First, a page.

This case study, one of five, is part of a research project by the Humanitarian Policy Group (HPG) on the assessment of humanitarian needs. The focus of the study is the international system, exploring the link between needs assessment and decision-making (by agencies and donors) about response and resource allocation, with a specific focus on the food and health sectors. The underlying concern is with global funding disparities: levels of funding do not seem to correlate with levels of need, and the most urgent cases are not consistently prioritised. Yet the humanitarian ‘system’ lacks a consistent and objective basis for deciding which those cases are, and the means to decide about the allocation of resources between competing priorities.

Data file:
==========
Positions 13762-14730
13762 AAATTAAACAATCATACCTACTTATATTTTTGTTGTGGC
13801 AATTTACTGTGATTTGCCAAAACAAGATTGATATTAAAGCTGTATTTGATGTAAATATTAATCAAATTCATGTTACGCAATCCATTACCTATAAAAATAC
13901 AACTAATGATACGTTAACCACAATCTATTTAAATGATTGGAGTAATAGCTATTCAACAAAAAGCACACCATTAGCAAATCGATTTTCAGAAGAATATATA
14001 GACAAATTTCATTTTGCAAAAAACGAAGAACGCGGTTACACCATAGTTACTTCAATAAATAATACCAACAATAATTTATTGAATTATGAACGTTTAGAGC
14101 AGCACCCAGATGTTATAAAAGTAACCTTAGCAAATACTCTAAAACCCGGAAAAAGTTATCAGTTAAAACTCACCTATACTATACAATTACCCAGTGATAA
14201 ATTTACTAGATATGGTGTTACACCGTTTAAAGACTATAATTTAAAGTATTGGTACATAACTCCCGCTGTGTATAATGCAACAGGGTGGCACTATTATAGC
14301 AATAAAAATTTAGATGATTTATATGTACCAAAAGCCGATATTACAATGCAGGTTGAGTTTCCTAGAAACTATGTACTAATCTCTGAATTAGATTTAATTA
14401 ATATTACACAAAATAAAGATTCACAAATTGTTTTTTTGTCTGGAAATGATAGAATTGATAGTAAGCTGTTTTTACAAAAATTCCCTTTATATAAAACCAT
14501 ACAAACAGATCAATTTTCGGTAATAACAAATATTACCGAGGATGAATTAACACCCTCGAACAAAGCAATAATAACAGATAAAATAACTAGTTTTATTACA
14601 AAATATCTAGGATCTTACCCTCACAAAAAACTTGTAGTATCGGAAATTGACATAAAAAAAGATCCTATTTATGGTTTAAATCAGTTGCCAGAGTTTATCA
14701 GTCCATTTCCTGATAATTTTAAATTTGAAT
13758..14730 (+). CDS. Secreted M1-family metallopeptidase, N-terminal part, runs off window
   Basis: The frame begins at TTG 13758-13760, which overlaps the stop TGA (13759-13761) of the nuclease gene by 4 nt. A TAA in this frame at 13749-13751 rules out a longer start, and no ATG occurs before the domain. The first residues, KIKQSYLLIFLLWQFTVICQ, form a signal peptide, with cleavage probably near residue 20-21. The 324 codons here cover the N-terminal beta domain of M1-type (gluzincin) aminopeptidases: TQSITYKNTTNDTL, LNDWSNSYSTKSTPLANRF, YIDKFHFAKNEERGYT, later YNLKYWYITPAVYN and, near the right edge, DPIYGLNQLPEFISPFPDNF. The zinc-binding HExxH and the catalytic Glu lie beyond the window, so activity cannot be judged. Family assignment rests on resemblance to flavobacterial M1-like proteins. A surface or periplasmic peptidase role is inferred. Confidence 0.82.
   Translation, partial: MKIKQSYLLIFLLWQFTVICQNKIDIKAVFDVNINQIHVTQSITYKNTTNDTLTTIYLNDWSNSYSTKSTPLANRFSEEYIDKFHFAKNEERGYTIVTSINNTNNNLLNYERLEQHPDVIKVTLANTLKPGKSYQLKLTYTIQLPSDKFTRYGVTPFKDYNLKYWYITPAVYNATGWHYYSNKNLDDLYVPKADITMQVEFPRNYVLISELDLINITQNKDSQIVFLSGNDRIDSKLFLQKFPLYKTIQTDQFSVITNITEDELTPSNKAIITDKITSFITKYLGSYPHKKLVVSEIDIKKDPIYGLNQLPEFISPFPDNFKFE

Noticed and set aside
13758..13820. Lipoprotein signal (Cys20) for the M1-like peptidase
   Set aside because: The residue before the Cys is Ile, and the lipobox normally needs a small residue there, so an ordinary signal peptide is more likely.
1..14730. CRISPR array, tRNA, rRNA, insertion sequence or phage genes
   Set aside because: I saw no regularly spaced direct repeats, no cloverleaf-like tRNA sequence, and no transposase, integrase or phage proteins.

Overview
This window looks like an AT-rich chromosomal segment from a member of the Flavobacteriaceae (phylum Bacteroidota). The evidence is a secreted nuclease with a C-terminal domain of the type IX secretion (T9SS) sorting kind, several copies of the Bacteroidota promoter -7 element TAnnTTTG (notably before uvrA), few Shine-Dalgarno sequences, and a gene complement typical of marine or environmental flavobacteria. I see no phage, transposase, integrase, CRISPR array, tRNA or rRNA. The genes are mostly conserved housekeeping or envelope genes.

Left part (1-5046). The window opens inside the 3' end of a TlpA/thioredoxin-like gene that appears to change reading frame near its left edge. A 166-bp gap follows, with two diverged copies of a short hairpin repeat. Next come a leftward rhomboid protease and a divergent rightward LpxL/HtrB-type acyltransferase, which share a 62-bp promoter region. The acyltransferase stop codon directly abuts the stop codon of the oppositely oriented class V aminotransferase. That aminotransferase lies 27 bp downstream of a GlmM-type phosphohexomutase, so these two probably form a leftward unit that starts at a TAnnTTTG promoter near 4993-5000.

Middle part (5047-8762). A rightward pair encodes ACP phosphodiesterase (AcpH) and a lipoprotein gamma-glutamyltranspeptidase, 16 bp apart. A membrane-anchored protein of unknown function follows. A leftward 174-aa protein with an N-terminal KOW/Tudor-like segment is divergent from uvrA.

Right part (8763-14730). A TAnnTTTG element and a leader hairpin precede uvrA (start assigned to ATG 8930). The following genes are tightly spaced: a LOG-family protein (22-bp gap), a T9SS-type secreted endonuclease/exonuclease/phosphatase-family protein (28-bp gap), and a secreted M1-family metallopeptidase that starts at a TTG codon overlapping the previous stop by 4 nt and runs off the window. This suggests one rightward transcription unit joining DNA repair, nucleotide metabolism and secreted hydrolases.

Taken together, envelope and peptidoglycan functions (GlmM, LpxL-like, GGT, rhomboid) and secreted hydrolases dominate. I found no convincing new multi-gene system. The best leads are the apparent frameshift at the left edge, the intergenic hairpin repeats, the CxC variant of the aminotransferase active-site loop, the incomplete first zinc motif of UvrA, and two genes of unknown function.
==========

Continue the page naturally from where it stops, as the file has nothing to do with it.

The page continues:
This case study explores the relationship between humanitarian needs assessment and decisionmaking in a slow-onset emergency. It is concerned principally with the international humanitarian system and its criteria for response, with a focus on the food and health sectors. It does not attempt to analyse the Southern Africa crisis per se, nor to evaluate the response to it. It focuses on three thematic areas: conceptual issues, the practice of needs assessment, and the link to decision-making processes in agencies and donors.